Department Overview


The SF State Recreation, Parks, and Tourism Program is accredited by the Council on Accreditation of Parks, Recreation, Tourism and Related Professions (COAPRT).  COAPRT accredits baccalaureate programs in parks, recreation, tourism, sport management, event management, therapeutic recreation, and leisure studies offered at regionally accredited institutions within the United States and its territories, and at nationally accredited institutions in Canada, and Mexico.

The RPT undergraduate program was first accredited in 1990 and has been continuously accredited since then.  Most recently the program was reaccredited by COAPRT on October 31, 2012.  Since this accreditation the department is required to adhere to revised COARPT standards. Under the new COAPRT accreditation requirements, standard 2.05.05 requires reporting of aggregated results of learning outcome assessments.  Results from the most recent academic year (AY 2012-2013) are posted below. In AY 2014-15 the department plans to conduct pre-post tests of achievement of student learning outcomes for core classes. 

Evidence of Program Quality and Student Achievement

The following section presents evidence of the quality of the Department of Recreation, Parks and Tourism undergraduate program and indicators of student achievement of program learning outcomes.

  1. Annual RPT Assessment Report.  Each year the department produces a report which evaluates our curriculum, program and field experience.  This report contains measurable student learning outcomes; places in the curriculum where each outcome is addressed; how academic year outcomes were/will be assessed; assessment procedures; what students do well and where improvements are needed; and use of findings for program improvement.  You can access below the latest assessment results.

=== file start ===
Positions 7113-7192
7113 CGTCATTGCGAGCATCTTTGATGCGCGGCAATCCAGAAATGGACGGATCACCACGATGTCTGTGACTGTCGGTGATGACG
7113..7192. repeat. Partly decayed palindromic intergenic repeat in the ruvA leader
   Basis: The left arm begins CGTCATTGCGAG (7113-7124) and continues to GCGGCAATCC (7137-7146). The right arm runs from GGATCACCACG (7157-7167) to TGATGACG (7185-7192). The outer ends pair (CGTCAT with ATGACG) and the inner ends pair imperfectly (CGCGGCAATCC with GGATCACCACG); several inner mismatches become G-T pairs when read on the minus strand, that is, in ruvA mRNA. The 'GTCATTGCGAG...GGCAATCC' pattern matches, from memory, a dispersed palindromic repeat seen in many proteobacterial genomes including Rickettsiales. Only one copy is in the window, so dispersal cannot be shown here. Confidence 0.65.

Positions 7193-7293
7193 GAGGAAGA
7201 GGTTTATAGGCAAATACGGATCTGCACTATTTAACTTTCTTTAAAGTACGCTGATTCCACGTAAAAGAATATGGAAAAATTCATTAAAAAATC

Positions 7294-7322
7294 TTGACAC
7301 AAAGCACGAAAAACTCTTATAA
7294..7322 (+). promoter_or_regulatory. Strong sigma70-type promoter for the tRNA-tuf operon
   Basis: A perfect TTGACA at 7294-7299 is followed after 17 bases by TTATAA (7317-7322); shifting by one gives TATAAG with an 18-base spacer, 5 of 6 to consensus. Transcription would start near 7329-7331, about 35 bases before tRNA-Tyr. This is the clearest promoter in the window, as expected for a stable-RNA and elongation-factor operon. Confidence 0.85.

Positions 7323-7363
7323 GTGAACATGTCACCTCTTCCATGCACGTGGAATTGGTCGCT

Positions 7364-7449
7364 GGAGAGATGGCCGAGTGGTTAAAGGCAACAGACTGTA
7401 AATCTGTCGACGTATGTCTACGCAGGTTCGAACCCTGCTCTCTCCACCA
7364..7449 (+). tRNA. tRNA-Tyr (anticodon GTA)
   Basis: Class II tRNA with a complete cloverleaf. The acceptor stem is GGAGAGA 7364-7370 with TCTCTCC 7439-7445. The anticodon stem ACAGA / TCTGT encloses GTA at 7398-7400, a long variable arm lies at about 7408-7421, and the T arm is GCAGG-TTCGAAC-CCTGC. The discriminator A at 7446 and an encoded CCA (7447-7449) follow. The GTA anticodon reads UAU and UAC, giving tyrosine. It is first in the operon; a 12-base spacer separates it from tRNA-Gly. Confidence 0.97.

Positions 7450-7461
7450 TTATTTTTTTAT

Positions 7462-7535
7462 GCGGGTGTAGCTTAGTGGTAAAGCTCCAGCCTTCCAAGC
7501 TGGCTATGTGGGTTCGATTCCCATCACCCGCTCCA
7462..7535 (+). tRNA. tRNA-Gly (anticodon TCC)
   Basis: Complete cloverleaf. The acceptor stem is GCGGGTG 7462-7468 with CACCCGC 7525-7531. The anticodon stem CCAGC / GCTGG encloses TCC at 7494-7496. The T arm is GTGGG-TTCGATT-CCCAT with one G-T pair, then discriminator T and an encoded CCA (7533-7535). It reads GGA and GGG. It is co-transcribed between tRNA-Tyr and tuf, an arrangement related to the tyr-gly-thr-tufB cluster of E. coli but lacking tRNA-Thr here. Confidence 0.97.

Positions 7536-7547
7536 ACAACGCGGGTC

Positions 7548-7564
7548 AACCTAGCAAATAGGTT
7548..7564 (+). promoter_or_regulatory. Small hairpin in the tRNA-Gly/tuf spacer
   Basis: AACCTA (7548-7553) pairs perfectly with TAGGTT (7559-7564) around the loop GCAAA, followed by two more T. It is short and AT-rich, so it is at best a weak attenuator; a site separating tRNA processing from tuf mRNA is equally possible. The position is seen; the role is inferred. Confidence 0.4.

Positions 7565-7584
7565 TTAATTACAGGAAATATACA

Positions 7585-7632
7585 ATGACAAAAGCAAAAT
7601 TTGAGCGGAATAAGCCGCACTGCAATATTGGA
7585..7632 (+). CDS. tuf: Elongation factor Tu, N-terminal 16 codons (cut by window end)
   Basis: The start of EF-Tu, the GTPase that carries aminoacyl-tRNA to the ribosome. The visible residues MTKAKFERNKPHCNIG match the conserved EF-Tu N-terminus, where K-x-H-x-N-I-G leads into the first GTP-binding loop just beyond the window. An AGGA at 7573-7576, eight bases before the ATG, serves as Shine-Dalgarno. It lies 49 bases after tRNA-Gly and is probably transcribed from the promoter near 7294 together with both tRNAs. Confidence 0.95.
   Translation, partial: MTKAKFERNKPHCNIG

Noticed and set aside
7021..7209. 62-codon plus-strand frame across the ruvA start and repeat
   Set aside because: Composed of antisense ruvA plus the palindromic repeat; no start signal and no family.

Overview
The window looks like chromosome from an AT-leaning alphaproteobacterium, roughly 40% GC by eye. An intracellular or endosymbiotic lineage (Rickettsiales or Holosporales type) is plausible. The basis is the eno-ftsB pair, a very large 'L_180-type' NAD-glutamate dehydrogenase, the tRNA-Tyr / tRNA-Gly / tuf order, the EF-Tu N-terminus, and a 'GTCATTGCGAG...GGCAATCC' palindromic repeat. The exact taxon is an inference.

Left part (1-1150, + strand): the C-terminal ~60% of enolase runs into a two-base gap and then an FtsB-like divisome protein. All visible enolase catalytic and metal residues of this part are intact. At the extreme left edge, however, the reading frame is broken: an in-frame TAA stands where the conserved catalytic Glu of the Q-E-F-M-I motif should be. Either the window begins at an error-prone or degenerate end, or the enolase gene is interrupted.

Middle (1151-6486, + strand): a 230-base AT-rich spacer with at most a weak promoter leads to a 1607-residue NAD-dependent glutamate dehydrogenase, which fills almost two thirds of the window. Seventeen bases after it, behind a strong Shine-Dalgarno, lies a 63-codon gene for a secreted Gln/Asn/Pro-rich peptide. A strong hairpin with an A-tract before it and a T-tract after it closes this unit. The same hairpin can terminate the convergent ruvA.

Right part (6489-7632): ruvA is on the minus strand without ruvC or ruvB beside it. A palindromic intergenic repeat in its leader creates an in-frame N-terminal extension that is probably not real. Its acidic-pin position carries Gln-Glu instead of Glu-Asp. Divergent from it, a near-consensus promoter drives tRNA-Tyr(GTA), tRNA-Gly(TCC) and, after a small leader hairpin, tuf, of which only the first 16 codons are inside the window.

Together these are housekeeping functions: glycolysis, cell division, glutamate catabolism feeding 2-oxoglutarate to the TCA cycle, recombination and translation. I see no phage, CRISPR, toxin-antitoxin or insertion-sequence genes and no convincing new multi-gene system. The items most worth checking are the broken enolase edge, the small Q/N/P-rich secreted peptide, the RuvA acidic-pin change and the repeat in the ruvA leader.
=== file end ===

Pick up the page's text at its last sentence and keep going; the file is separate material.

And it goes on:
2. Results of Professional Competencies Evaluation.  As part of our annual senior intern exit survey we ask students if they gained knowledge in the professional competency areas identified in the COAPRT section 7.0 Standards for Accreditation.  The results of this evaluation are found in the Assessment Report.

Important Information Regarding Degree Mills 

Please watch this important video (http://youtube/a1voHNMQDrk) regarding degree and accreditation mills.  According to CHEA, "Degree mills and accreditation mills mislead and harm. In the United States, degrees and certificates from mills may not be acknowledged by other institutions when students seek to transfer or go to graduate school. Employers may not acknowledge degrees and certificates from degree mills when providing tuition assistance for continuing education. “Accreditation” from an accreditation mill can mislead students and the public about the quality of an institution. In the presence of degree mills and accreditation mills, students may spend a good deal of money and receive neither an education nor a useable credential."  Read more on CHEA's website (


Department Vision Statement

Cultivating society’s quality of life through recreation, parks, and tourism.

Department Mission Statement

To empower recreation, parks, and tourism learning communities through innovative and transformative education, scholarship, and service.

Department Goals Statement

  • Preparing and educating students in pre-professional programs for entry in the field of recreation, park and leisure services through a planned and systematic undergraduate major curriculum leading to a Bachelor of Arts degree.
  • Expanding the body of knowledge in recreation, park and leisure services.
  • Serving the profession by assisting professional recreation, park resources and leisure service professionals and university members to enhance the quality of individual, family and community life.
  • Providing a broad base of theoretical and practical knowledge and skills pertaining to the recreation, park resources and leisure service field.
  • Providing General Education program skills, resources, knowledge, attitudes and strategies necessary for the integration of healthy leisure into people's lifestyles.